Time being what it is for Michael Macklin
by Erika Butler
“I won’t be able to come this weekend, but I’ll see you next time,” you wrote. “It’s for a good cause, though. We’ll miss you — See you next time,” I wrote back. You believed it when you said it.
I believed it when I read it.
And I do miss you. When you aren’t around making the worst coffee I ever tasted, teasing me for my tea; growling your greeting with a kind of animal happiness; pulling the bottle of Tullamore Dew out of your slouchy overfilled travel bag, along with the book you know I need to read at the moment and the chapbook Tom should see, then going out to rummage through your truck for the rock you wanted me to have; chopping vegetables in the kitchen with the Hotel Caterers and then settling in on a stool with a wee sip and your guitar while others stirred pots.
At your memorial service as I sat in a room filled with hundreds of people — more in another room listening, after hundreds had already gathered a day before, all of us still surprised at your
exit — I unexpectedly heard your voice: “So this is what it took to get you here?”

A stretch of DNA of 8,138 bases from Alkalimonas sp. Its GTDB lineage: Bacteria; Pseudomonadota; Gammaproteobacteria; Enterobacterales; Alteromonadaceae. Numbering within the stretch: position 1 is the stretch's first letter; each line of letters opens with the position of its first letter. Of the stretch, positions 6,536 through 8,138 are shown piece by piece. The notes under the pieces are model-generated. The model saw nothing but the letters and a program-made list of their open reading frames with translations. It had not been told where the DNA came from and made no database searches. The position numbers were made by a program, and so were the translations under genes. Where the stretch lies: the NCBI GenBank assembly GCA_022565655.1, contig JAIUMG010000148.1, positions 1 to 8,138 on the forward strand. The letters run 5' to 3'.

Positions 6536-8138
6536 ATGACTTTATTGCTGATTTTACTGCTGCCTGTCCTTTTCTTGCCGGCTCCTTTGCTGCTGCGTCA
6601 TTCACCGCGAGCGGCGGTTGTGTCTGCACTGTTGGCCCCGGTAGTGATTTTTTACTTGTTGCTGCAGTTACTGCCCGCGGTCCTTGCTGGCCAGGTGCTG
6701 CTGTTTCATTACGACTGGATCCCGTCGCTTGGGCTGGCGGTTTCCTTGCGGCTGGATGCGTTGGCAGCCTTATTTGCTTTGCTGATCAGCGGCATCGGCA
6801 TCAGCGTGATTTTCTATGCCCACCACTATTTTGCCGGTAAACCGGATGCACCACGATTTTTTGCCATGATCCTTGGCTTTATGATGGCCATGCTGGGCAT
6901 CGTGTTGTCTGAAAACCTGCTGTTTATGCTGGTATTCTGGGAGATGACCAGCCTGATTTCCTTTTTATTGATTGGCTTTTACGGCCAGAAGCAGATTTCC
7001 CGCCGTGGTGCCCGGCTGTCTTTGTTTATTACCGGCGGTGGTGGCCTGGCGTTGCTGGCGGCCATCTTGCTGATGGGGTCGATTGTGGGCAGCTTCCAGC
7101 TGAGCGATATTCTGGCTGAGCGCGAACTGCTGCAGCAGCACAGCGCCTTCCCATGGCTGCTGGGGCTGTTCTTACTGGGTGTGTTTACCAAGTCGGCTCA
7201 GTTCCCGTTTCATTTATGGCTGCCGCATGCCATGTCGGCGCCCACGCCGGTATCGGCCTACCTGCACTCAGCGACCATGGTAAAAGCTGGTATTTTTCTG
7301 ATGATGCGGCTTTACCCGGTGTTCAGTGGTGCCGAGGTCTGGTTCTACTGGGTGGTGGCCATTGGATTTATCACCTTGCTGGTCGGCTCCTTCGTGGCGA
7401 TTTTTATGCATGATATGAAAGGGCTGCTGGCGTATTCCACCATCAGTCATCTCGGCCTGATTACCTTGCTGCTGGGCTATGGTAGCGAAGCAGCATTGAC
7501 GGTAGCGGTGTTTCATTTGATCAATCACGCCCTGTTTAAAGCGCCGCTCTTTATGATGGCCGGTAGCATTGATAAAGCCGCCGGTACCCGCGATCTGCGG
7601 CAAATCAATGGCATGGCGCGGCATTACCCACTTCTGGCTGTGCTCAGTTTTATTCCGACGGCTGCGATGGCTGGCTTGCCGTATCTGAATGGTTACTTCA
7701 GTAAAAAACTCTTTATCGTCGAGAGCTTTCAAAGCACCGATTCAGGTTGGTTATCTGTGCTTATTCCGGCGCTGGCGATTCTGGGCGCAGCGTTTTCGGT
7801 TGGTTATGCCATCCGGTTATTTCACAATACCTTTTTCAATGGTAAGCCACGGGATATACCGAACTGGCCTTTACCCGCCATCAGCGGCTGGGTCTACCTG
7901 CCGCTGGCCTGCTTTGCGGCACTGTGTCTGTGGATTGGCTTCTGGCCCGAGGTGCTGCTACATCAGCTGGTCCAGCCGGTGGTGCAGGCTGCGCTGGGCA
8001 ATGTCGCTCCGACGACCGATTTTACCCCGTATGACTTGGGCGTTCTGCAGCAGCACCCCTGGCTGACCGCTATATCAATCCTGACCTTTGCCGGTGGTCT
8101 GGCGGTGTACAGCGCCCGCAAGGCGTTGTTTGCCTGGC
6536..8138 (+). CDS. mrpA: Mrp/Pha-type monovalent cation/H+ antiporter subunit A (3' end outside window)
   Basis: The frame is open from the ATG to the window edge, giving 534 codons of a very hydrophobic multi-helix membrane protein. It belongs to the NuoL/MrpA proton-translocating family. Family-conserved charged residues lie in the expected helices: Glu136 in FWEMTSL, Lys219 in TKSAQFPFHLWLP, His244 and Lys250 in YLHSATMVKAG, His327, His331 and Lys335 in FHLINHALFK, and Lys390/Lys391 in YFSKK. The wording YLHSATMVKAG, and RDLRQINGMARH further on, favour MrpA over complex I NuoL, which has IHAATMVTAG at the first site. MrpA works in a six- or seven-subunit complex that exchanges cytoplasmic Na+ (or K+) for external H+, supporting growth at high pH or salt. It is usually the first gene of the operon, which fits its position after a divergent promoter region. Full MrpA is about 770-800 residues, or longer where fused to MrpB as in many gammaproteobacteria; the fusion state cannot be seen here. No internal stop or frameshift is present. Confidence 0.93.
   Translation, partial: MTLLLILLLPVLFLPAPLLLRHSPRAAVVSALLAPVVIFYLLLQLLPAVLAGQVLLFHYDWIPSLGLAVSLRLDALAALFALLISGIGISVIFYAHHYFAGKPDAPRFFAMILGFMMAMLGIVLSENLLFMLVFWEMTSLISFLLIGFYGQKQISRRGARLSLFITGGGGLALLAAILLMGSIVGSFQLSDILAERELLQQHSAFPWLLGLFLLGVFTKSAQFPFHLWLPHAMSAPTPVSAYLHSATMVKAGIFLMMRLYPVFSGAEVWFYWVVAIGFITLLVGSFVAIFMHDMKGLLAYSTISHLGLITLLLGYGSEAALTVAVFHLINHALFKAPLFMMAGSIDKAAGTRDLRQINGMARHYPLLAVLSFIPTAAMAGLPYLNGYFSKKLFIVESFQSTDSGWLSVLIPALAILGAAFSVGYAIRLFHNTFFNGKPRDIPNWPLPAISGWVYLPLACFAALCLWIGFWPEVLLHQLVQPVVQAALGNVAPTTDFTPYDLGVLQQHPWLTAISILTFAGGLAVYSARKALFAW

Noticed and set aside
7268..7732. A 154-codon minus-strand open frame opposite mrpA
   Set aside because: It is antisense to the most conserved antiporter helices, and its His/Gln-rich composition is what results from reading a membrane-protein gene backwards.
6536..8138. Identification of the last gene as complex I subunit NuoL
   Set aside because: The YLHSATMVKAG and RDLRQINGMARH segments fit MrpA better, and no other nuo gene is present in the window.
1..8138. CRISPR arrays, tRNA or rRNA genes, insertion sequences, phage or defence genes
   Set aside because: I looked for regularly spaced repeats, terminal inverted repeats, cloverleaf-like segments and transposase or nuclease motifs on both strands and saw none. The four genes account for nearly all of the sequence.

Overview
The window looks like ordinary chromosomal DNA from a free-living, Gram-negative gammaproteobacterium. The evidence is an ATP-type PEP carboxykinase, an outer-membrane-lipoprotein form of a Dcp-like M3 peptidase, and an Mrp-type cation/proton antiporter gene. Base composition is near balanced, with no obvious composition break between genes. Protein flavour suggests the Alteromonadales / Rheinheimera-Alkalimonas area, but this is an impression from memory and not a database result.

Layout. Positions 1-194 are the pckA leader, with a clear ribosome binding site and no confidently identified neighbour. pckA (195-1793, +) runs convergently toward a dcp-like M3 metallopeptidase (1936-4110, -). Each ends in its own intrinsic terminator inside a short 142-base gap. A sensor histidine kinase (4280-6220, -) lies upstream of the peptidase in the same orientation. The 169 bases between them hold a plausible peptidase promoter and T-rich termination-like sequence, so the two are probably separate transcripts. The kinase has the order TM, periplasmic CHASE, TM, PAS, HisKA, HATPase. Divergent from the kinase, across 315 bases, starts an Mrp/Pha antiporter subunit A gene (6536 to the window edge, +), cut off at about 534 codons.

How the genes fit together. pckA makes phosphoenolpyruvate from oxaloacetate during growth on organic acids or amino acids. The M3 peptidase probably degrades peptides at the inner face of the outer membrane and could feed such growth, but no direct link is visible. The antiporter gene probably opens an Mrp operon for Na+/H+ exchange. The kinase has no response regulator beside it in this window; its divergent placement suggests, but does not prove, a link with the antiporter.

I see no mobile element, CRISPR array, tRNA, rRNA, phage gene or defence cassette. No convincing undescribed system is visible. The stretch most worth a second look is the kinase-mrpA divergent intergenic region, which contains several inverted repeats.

At least you went out classy, doing what you loved, living that large bear life of yours, music and words and young folks around, with no regrets except maybe having to leave that old yellow dog behind. Regrets in this case are for the living.
We were supposed to visit your new writing shack and dammit you were going to finish off the studio on the hill. What about that?
We were supposed to have years to get frustrated with each other, friction rising, then talked away in a sidebar sotto voce — “We’re both being a bit too Irish” I’d say to you — and you’d smile; years to make eye contact over the struggle for the elusive phrase for some mystical knowing.
One of the last times I saw you I read your astrological chart: “There’s some big change coming that I can’t quite explain, big though, big change.” I remember you looking into the near distance for a moment, and then winking at me. “Ya think?”